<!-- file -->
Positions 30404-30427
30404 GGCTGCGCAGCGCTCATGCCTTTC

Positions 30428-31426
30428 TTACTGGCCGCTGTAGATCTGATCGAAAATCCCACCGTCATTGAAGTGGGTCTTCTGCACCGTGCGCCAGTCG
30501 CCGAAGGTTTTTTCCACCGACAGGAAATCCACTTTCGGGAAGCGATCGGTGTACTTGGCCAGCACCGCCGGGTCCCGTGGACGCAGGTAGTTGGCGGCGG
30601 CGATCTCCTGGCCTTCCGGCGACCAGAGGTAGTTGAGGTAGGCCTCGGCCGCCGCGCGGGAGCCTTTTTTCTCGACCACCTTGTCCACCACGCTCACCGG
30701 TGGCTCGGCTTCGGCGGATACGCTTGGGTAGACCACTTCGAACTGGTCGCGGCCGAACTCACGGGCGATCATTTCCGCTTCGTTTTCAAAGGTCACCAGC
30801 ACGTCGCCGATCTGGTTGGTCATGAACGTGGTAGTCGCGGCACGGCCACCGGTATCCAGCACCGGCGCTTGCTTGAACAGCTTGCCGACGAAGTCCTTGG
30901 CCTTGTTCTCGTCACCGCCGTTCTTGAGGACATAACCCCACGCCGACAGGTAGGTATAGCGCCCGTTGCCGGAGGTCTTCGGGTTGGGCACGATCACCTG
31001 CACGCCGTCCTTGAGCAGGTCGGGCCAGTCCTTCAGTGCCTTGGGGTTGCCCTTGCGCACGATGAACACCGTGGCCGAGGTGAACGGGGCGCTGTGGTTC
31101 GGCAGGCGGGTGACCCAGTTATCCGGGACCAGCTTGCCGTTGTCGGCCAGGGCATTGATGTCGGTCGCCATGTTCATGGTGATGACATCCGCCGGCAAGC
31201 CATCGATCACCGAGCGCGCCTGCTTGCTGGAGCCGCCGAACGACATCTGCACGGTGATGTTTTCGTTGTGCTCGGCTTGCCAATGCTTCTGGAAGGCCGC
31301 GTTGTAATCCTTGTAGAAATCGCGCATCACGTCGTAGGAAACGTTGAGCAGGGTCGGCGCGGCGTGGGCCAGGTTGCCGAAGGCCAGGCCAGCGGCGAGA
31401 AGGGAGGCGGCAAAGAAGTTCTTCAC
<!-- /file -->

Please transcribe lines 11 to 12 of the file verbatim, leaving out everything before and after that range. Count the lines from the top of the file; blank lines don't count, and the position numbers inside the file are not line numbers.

31101 GGCAGGCGGGTGACCCAGTTATCCGGGACCAGCTTGCCGTTGTCGGCCAGGGCATTGATGTCGGTCGCCATGTTCATGGTGATGACATCCGCCGGCAAGC
31201 CATCGATCACCGAGCGCGCCTGCTTGCTGGAGCCGCCGAACGACATCTGCACGGTGATGTTTTCGTTGTGCTCGGCTTGCCAATGCTTCTGGAAGGCCGC